Still, there were solid postwar gains by white-collar unions, and while arts guilds weakened during the war, unionization increased in the movie and radio industries, including film processing technicians, publicists, and script writers. The Newspaper Guild also grew stronger. That vigor did not last. The Making of the American Creative Class gives a lot of coverage to the long-term struggle of the Newspaper Guild against Henry Luce and his Time magazine empire, the machinations of lowest common denominator media mogul Rupert Murdoch (New York Post, etc.), and the New Yorker magazine’s William Shawn. All of these confrontations ended in the Guild’s defeat or token concessions by the anti-union publishers.
Hostile Senate committees continued through the ’50s and, as unionism lost political clout, so did the muscle behind its promotion of a class-conscious perspective on white collar labor as well as its advocacy of social consumerism. Competitive individualism (the grand adventure of entrepreneurship) replaced the earlier ethic of solidarity. Organized labor increasingly shared employers’ commitment to the free market as well as to unfettered and unregulated markets. Workers (or at least their leadership) accepted that patriotic fulfillment was best found when they acted as competitive individuals in the marketplace. Consumerism was the American way.
In the advertising world of the late ’60s, a young group of writers and artists embraced the idea of advertisements as works of popular art. They could be more than sales pitches. (Andy Warhol’s fame was a graphic representation that popular art could convey dissent.) There was excited talk among unions of using advertising as a way to get the word out about workers’ concerns — the power of PSAs and “protest” posters. Of course, large PR firms absorbed these strategies in order to uphold the prominence of consumerism and individuality. As these agencies “went public” and/or were swallowed up by large corporations — as were many publishers — fealty to stockholders became the overriding directive. As the ’70s arrived, what had once been a lively battle in mainstream culture was all but over: designers who saw their work as contributing to a vision of social democracy had been displaced by those who saw it as a marker of cultural sophistication or a gateway to consumerism.
Most motion picture unions folded, although the Screen Publicists Guild (SPG) continued until the ’70s, when outsourcing and relocation did it in. Meanwhile, publishing jobs contracted throughout the ’70s — many magazines and newspapers were shuttered.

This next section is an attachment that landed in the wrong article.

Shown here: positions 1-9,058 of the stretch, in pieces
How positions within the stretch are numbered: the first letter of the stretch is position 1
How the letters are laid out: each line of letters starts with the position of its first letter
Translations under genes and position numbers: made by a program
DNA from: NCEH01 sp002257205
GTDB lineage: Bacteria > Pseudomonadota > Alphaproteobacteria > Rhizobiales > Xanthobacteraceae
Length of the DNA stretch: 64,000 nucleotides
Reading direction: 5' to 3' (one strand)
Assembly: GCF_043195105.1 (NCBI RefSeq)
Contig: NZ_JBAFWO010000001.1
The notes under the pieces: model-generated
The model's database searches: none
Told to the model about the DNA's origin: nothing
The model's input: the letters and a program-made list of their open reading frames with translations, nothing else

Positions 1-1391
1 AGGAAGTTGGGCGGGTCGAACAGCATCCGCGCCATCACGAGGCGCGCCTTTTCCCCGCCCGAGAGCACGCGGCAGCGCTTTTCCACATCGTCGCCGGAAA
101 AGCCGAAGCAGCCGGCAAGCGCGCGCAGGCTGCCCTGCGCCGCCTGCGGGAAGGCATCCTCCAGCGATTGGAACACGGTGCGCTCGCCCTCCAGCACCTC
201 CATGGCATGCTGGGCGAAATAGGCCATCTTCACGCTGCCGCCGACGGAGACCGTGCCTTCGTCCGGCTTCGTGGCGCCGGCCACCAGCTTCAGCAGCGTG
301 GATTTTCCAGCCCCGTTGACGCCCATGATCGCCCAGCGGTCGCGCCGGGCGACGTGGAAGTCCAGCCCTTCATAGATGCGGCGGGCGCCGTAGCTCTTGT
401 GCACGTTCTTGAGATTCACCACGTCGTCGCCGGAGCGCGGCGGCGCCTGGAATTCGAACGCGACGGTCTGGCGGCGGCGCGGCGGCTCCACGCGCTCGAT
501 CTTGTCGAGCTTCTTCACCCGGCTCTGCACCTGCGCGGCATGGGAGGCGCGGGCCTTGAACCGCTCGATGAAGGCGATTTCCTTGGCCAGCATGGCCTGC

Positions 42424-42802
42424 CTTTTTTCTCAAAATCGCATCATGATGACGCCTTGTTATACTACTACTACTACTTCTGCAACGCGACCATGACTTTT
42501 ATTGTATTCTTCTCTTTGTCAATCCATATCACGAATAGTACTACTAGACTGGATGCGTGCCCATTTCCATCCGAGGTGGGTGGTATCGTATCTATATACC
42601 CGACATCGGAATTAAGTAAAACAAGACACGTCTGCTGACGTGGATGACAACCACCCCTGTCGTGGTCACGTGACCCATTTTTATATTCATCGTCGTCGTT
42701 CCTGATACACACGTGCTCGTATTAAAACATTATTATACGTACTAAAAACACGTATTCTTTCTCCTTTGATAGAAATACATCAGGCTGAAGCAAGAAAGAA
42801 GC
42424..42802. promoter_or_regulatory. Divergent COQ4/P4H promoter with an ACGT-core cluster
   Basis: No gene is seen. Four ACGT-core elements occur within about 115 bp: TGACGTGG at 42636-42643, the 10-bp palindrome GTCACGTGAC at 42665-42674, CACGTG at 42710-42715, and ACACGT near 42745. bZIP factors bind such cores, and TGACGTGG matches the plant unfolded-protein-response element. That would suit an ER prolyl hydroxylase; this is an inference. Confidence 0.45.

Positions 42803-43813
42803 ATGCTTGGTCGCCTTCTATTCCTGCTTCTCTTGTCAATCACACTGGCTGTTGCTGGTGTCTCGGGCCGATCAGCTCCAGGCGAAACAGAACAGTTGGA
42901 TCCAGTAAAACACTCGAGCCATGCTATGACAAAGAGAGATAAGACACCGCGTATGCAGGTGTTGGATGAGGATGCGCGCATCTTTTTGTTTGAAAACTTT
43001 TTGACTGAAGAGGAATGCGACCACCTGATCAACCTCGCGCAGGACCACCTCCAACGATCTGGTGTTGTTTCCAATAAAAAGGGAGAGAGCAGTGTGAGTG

The women’s movement had a great impact on the Newspaper Guild, culminating in Betsy Wade and her slate taking over the Guild in 1978. However, there was a backlash against her using resources to fight race and gender discrimination and Wade’s slate lost a special election in 1980. In one small victory, a group called Women in TV used FCC guidelines to report inequality. They challenged WABC’s license and the FCC temporarily withheld it, forcing the station to negotiate.
The mid-’70s continued the slide of the labor movement, with unemployment, inflation, the gas shortage, Watergate, surging levels of inequality, and the decline of the GDP. With the Reagan era came the final harsh blows: withdrawal of federal support for cities, tax cuts for the rich, and punitive measures for unions.
Acquisitions and restructuring of firms led to big layoffs, enhanced by the promotion of “blockbusters” with an increasing emphasis on quick returns. Discontent over declining conditions led to the chartering in 1983 of the National Writers Union (NWU), which hasn’t nearly the kind of clout the Newspaper Guild once did.
The percentage of workers belonging to a union in the United States peaked in 1954 at almost 35 percent — more than one-third of American workers. The percentage now is about 10 percent. The percentage of wealth owned by the richest Americans actually declined during the middle ’40s and remained stable for the next 35 years. We know what’s happened since then.
Although The Making of the American Creative Class is dense with the comings and goings of unions, guilds, and businesses, the author’s writing style is lucid. You may have to read a page more than once to get the characters and their actions straight, but that’s not because Clark hasn’t laid out the proceedings with admirable clarity — these are complex stories and he tells them in detail. Of course, the struggle of creative workers over many decades defies a comprehensive summary, even in a book of this length. Still, this volume examines, in depth, a vital part of history that isn’t taught much in schools or noticed in our popular media.
Ours is a time where guilds and unions that once protected workers of all types have largely been replaced by the onerous “gig economy,” in which workers have no collective leverage to use against exploitative employers who, empowered by technology, resist offering “luxuries,” like health coverage, salary raises, paid vacations, and child-care options. (The explosion of online sales made possible by computers and the internet has profited Silicon Valley, not writers or publishers.) This history of the rise and fall of unions tells an illuminating story about creative labor’s effort to be treated with respect by the powerful. It ends happily for the 1 percent — less so for the rest of us.
Steve Provizer writes on a range of subjects, most often the arts. He is a musician and blogs about jazz here.